What is ascites?
When fluid builds up inside the abdomen, it is known as ascites. Fluid fills the space between the lining of the abdomen and the organs. If you experience ascites symptoms, talk to your doctor as soon as possible.
What are the causes of ascites?
There are three important causes of ascites:
- Liver disease
- Tuberculosis of the abdomen
Other uncommon conditions that may increase your risk of ascites include:
- Heart or kidney failure
How does ascites occur in liver disease?
Liver damage leading to cirrhosis is the single biggest risk factor for ascites. Some causes of liver damage include: hepatitis B or C, a history of alcohol use, uncontrolled diabetes and obesity. Liver scarring or cirrhosis causes ascites. Ascites usually occurs when the liver stops working properly. People with cirrhotic ascites have a two-year survival rate of approximately 50 percent. This increases pressure inside the liver’s blood vessels. The increased pressure can force fluid into the abdominal cavity, causing ascites.
What are the symptoms of ascites?
Symptoms of ascites can appear either slowly or suddenly, depending on the cause of the fluid buildup. Symptoms don’t always signal an emergency, but you should talk to your doctor if you experience the following:
- sudden weight gain
- a distended (swollen) abdomen
- difficulty breathing when lying down
- diminished appetite
- abdominal pain
- nausea and vomiting
How is ascites diagnosed?
Diagnosing ascites takes multiple steps. Your doctor will first check for swelling in your abdomen. Then they’ll probably use imaging or another testing method to look for fluid, including:
- CT scan
- blood tests
What is the treatment for ascites?
Treatment for ascites depends on what’s causing your condition.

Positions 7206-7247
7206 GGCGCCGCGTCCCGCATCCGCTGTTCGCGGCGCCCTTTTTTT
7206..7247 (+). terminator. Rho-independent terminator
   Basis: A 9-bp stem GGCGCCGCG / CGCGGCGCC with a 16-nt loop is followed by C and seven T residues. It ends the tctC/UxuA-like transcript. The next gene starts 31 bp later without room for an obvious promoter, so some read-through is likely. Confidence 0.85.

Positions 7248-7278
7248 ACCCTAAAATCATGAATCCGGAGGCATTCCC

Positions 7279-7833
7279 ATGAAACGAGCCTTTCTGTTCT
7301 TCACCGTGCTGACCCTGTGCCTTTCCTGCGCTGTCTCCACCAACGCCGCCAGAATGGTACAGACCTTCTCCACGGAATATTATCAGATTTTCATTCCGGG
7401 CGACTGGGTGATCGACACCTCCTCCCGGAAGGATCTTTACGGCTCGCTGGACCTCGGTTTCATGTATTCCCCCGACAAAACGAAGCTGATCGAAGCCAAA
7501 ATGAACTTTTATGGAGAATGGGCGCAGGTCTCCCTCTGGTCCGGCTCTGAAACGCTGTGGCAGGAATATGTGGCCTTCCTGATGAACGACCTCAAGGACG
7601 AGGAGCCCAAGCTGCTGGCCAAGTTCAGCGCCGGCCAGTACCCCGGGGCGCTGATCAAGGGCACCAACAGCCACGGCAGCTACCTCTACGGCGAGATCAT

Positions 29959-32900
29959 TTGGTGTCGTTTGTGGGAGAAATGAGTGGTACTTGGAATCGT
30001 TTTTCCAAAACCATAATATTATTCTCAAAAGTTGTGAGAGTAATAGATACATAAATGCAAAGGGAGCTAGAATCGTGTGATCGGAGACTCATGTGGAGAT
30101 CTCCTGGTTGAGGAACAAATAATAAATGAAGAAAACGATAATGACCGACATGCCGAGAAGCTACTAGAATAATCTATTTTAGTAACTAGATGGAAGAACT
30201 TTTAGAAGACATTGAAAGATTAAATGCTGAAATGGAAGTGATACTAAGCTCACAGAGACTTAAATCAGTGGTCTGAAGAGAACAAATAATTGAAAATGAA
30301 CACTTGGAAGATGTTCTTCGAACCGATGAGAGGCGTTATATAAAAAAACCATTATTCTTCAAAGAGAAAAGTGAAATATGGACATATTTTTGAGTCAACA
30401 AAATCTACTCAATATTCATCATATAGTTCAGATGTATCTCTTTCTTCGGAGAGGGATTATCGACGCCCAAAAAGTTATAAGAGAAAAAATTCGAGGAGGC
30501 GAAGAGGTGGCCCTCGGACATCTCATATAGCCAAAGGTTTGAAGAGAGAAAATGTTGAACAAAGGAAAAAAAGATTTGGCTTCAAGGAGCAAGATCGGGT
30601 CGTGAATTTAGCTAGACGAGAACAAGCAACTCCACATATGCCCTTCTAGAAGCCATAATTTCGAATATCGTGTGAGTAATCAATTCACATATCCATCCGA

- Diuretics: Diuretics are commonly used to treat this condition. They increase the amount of salt and water leaving your body to reduce pressure within the veins around the liver. While you’re on diuretics, your doctor may want to monitor your blood chemistry. You’ll probably need to reduce your alcohol use and salt intake.
- Paracentesis: This procedure uses a thin, long needle to remove the excess fluid. It’s inserted through the skin and into the abdominal cavity. There is risk of infection, so people who undergo paracentesis may be prescribed antibiotics.This treatment is used most commonly when the ascites is severe or recurrent. Diuretics don’t work as well in such late-stage cases.
- Surgery: In extreme cases, a permanent tube called a shunt is implanted in the body. It reroutes blood flow around the liver.Your doctor may recommend liver transplant if ascites does not respond to treatment. This is generally used for end-stage liver disease.
How can ascites be prevented?
Ascites can’t be prevented. However, you can lower your risk by protecting your liver with these healthy habits:
- Drink alcohol in moderation. This can help prevent cirrhosis (scarring of the liver).
- Get vaccinated for hepatitis B.
- If you are overweight, try to reduce weight.
- Control your diabetes.
- Practice safe sex. Hepatitis can be spread sexually.
- Avoid intravenous drug use. Hepatitis can be transmitted through shared needles.
- Be aware of the potential side effects of your medications. If liver damage is a risk, talk to your doctor about whether your liver function should be tested.